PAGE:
Milton Keynes Hospital saves over £1m by digitising patient records library

Investment helps trust increase patient safety, improve the patient experience and enhance clinical effectiveness

A £2m investment in the digitisation of the entire patient records library at Milton Keynes Hospital NHS Foundation Trust’s is reaping rewards.

Since the electronic document and records management (EDRM) project went live in all outpatient clinics three years ago, it has delivered a cumulative £1m saving against previous levels of spend, and continues to deliver recurrent cost savings.

Moving away from paper is not easy. It’s a huge transformation process which radically changes the way NHS organisations work

Trudi Mynard, Milton Keynes Hospital’s head of patient services, said: “The EDRM project is all about improving the quality and accessibility of patient notes to assist clinicians. It also releases space, saves money, and puts in place technology to support the hospital in the future. This is especially important as the NHS is challenged by the health secretary to become paperless.”

The cost savings will be realised as the trust has reduced the headcount of its medical records staff by over 35%. In addition, it has made other administrative processes more efficient and repurposed the use of its library building.

Working in partnership with Hugh Symons Information Management (HSIM), which provided bureau scanning services, the trust has digitised 287,000 patient records, each containing on average 200 pages, a total of 57.4 million images.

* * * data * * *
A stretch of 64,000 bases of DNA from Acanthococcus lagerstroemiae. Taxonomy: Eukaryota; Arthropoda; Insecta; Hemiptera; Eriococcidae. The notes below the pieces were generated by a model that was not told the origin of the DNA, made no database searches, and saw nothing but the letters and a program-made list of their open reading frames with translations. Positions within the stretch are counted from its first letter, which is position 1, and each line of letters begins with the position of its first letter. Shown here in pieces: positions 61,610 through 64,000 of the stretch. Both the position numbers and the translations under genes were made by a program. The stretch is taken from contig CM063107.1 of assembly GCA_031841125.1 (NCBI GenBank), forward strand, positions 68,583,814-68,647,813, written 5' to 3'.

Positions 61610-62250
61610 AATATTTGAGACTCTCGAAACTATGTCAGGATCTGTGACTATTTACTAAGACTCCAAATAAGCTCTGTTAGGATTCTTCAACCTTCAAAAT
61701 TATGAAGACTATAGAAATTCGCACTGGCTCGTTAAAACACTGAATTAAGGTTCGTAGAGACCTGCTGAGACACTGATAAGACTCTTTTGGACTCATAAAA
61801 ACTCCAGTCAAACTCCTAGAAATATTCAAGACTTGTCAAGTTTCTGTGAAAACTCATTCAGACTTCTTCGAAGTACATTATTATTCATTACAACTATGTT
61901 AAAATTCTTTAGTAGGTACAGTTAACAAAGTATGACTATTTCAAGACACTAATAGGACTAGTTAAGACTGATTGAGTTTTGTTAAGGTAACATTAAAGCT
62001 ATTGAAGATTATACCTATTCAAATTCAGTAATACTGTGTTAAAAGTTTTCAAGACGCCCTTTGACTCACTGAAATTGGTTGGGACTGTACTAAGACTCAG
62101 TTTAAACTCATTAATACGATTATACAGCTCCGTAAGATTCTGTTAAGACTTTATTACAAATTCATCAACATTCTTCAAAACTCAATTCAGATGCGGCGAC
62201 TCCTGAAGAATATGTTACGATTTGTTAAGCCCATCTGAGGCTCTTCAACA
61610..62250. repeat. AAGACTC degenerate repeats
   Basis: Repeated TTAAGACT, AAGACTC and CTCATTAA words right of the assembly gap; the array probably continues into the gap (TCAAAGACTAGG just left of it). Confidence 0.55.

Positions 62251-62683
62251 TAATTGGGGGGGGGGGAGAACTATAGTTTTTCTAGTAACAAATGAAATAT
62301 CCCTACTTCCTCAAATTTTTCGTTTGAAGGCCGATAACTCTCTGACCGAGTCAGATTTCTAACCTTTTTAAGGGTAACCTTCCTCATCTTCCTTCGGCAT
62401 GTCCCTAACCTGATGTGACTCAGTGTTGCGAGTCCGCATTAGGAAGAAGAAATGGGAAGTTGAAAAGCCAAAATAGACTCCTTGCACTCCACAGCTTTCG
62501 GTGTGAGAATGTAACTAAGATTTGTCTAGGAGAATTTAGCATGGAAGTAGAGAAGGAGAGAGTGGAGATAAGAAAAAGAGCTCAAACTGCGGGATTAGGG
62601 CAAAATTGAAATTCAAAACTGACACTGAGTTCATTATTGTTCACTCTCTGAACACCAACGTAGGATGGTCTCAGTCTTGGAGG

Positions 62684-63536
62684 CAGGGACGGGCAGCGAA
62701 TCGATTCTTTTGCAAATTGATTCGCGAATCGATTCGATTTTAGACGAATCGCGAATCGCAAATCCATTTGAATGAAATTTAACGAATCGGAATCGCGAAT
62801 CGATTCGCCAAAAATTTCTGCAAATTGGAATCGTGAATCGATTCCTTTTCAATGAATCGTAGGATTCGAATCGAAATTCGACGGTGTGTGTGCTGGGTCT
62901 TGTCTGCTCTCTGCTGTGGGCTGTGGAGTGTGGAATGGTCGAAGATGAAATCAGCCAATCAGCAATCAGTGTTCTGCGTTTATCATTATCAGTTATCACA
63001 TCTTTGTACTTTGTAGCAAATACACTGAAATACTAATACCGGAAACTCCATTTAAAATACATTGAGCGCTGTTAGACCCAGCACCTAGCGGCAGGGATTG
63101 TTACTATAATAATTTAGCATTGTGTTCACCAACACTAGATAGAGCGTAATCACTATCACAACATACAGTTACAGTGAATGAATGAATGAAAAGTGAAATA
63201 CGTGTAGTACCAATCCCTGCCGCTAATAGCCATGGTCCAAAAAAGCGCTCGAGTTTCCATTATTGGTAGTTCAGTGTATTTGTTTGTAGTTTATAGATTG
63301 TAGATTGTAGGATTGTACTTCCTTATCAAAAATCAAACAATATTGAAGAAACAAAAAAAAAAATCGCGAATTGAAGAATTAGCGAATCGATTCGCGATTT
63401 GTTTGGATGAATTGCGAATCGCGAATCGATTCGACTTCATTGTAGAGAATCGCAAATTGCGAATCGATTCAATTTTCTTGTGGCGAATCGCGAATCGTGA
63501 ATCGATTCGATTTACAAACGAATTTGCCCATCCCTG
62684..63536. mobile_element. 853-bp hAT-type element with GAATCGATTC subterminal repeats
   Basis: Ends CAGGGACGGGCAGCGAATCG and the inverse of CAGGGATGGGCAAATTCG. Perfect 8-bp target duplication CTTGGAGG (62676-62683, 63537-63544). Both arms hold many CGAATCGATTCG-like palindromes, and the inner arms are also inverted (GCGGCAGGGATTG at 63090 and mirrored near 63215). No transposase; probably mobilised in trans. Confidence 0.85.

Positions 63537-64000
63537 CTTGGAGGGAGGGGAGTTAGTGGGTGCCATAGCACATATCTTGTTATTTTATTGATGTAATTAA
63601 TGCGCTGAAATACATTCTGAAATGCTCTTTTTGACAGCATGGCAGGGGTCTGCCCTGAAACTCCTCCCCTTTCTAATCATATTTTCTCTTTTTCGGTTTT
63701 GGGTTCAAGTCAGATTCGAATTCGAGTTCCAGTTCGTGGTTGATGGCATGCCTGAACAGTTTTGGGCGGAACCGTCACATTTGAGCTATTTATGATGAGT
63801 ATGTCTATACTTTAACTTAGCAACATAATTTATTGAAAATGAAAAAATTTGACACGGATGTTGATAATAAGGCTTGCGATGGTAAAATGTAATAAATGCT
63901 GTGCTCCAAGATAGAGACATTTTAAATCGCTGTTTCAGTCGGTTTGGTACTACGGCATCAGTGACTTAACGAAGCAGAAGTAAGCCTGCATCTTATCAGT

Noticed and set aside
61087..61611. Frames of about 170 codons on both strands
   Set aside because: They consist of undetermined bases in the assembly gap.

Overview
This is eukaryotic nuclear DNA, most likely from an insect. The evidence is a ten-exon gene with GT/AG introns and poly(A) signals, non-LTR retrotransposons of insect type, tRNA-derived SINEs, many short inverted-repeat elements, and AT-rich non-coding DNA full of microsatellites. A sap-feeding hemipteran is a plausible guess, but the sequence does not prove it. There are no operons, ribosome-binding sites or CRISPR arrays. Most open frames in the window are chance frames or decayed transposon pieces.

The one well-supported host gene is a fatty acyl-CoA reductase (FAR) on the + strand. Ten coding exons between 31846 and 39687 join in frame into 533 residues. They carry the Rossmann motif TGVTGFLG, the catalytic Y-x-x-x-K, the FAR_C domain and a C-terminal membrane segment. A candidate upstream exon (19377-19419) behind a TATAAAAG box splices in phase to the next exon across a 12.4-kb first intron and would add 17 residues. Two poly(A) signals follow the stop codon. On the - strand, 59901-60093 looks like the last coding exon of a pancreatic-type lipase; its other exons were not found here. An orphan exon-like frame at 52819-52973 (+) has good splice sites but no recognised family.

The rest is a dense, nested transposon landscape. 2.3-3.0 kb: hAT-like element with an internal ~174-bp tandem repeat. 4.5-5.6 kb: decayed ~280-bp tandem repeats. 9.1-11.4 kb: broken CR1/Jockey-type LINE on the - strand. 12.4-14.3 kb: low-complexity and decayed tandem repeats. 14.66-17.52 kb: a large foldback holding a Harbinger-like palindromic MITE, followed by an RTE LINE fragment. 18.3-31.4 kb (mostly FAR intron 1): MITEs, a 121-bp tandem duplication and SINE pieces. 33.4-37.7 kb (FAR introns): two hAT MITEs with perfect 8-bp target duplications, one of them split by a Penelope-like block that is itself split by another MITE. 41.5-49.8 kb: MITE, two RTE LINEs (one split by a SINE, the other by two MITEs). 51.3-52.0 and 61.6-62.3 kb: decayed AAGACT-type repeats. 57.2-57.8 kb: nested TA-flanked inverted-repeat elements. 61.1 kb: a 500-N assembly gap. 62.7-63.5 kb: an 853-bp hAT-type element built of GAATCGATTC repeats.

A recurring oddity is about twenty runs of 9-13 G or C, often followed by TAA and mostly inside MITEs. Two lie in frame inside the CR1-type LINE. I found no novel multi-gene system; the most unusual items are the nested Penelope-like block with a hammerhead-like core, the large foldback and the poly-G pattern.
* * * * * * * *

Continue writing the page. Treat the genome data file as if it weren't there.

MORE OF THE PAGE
The digital records management project helps the trust meet its key organisational objectives to increase patient safety, improve the patient experience and enhance clinical effectiveness.

CCube Solutions was chosen as Milton Keynes Hospital’s EDRM software supplier given its response to a thorough tender process, feedback from clinicians after they attended a demonstration, and medical records staff visits to other hospitals to see the system in practical use elsewhere.

Further to input from clinicians, CCube Solutions created an electronic version of the medical record to mirror the format of the paper notes. All clinical correspondence is stored in the EDRM system along with colour photographs, ECGs, CTGs and reports.

The digital record features a series of tabs similar to the paper file, along with a variety of sub sections to help navigation. For example, within individual tabs, the subsections enable clinicians to find important information like consent forms and operation sheets quickly and easily – documentation they regularly need to review.

Dr Ijaz Mehdi, associate medical director and member of the EDRM project board, said, “This has made a big difference to us because we can access and review the notes any time enabling us to improve patient care. For example, we may have a patient arrive at A&E or the medical assessment unit with chest pain. Before EDRM, the previous ECG would not be quickly available for us so we could not compare and confirm if the changes were new or old. Now we can immediately see the difference, correctly diagnose the condition thus enabling us to provide appropriate treatment that could be lifesaving.”

I feel very satisfied that over the years EDRM has successfully solved many of the concerns that were previously raised by my clinical colleagues

The EDRM solution is accessed throughout the hospital in clinics, wards, offices, operating theatres, on wheeled trolleys and tablets. All authorised staff have access to it once training has been given.

Dr. Mehdi said: “As another example, I was recently in discussion with some radiologists. They commented that previously they did not always have the optimum information available, which made it difficult to interpret the radiological findings accurately. Now, they just open EDRM and get all the relevant information. This helps them, which in turn helps the clinicians and surgeons to treat the patients appropriate. I feel very satisfied that over the years EDRM has successfully solved many of the concerns that were previously raised by my clinical colleagues.”

In addition to the financial savings, the EDM solution has delivered a variety of important operational and clinical benefits for the hospital including.